- Private-sector executives climb on tanks, speak with soldiers
- ‘We’ve seen the army open up under this current leadership’
For private-sector executives in India who normally get only snippets of information to design components of complex military hardware, climbing into tanks and talking to combat soldiers is an eye-opener.
Earlier this month, more than 200 representatives of defense companies -- big and small, local and foreign -- got unprecedented access to India’s secretive military. At two events in the western city of Ahmednagar, they crawled inside tanks, learned about the army’s equipment needs and spoke with troops on the front lines in Kashmir, a region also claimed by main rival Pakistan.
“You could feel how the soldier would adjust themselves in a tight space,” said Rajesh Khurana, an associate vice-president at Bharat Forge Ltd., a major Indian manufacturing defense firm, who noted that he personally climbed inside of a tank. "It was a pretty intimate affair."
The new-found transparency is part of Modi’s efforts to transform the world’s biggest arms importer into a defense manufacturing powerhouse as he spends $150 billion over the next decade to modernize the armed forces. Closer collaboration with the military would increase the technological capacity of local companies and create jobs as more than 10 million Indians join the work force each year.
“We’ve seen the army open up under this current leadership," said Jayant D. Patil, a senior vice-president with Larsen & Toubro Ltd., which makes parts for everything from missiles to submarines. “The army is trying to build a relationship with the private sector. They’re communicating what their real needs are and want us to know what kind of problems they see in their day to day life -- and then industry can build solutions."
For the past few decades, publicly owned defense companies have repeatedly failed to do just that.
Almost two-thirds of the army’s contracts for critical weapons and equipment concluded from 2007 to 2012 -- worth nearly $4.5 billion -- were delayed, India’s national auditor said in a report this week. The foot-dragging was so severe that it “hampered" the military’s modernization plan and impacted defense preparedness, the report said, blaming the delays in part on a “heavy dependence" on imported weapons.
Nitin Wakankar, a defense ministry spokesman, had no comment on the auditor’s report. In response to questions, the army said the Ahmednagar events stemmed from Modi’s campaign for companies to “Make in India." The policy aimed to “harness the preparedness of the Indian private industry towards meeting the felt-needs of the armed forces" and “reduce dependence on foreign vendors," it said.
The government’s move to open itself up to private industry marks a “very, very significant departure” from the norm, said Anit Mukherjee, an assistant professor at Singapore’s S. Rajaratnam School of International Studies. “It will be a significant step toward fulfilling ‘Make in India.’”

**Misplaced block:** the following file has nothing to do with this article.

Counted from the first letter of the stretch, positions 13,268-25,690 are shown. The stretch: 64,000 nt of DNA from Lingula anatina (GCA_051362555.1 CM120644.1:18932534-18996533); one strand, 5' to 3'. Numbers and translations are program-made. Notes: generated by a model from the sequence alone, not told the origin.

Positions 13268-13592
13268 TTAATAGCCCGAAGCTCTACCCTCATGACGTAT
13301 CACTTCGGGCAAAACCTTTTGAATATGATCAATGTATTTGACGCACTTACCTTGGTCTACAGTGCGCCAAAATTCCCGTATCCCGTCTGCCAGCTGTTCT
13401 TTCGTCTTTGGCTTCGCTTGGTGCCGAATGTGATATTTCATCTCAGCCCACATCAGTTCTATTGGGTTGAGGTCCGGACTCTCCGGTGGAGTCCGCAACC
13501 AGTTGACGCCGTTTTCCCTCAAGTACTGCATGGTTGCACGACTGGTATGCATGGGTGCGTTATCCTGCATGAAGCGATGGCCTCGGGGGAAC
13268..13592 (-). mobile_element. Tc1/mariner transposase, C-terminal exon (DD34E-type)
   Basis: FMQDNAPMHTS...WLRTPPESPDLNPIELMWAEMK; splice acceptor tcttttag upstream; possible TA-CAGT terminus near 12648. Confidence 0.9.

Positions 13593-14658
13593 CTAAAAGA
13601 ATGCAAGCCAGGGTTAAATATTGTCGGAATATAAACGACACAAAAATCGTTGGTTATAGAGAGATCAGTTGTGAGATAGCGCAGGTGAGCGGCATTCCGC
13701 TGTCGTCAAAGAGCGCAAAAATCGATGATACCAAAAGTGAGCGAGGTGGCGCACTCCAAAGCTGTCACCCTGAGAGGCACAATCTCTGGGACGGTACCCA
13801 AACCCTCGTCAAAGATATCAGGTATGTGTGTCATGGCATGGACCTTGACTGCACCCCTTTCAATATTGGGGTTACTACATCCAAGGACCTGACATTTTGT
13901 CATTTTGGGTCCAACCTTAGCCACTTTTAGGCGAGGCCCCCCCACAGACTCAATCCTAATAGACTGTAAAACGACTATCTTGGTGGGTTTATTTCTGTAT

India relies on imports for 60 percent of its defense requirements, much of which has come from Russia due to a previous Cold War alliance between Delhi and the Soviet Union. Of late, it has bought more weapons from the U.S., becoming one of the top markets for American defense companies.
The Ahmednagar events featured executives from Mahindra & Mahindra Ltd., Tata Group, Larsen & Toubro and Bharat Forge. Participation among foreign defense companies was limited to those with India offices, including Honeywell International Inc. and Dassault Aviation SA.
All attendees had to be Indian nationals, vetted and approved by the army. The invitations to small-and-medium-sized defense firms were a first in a sector that prizes scale and a country that tends to favor conglomerates.
Subimal Bhattacharjee, a security expert and former India country head for U.S.-based defense firm General Dynamics Corp., said the military went beyond merely talking about its equipment: Army officials, who wanted a new engine design, actually gave six Russian-made infantry combat vehicles to private companies.
“It definitely helps people to utilize their resources better,” said Bhattacharjee, who attended the event. “You don’t have to make a blind guess. You have a vehicle to yourself that you can play around with and understand better."
India’s defense companies have a long track record of failing to deliver. A 40-year effort by the government to develop a battlefield tank has yet to produce anything the army can use. Similarly, a project to produce an anti-tank guided missile has seen repeated setbacks, forcing India to acquire them from Russia, France and Israel.
The army had previously refused to discuss procurement projects unless they received a formal request, Deepak Sinha, a retired army veteran who oversaw procurement for the Indian Special Forces, said in an e-mail. And even then the military never told defense contractors about “procurement philosophy or future plans," he said.
“The army has always preferred to keep interaction with business houses to the minimum," said Sinha, who served in the military for more than three decades. “This interaction with business executives would certainly be a first, and a very good omen at that."
(A previous version of this story corrected the number of companies that received military vehicles in the 13th paragraph.)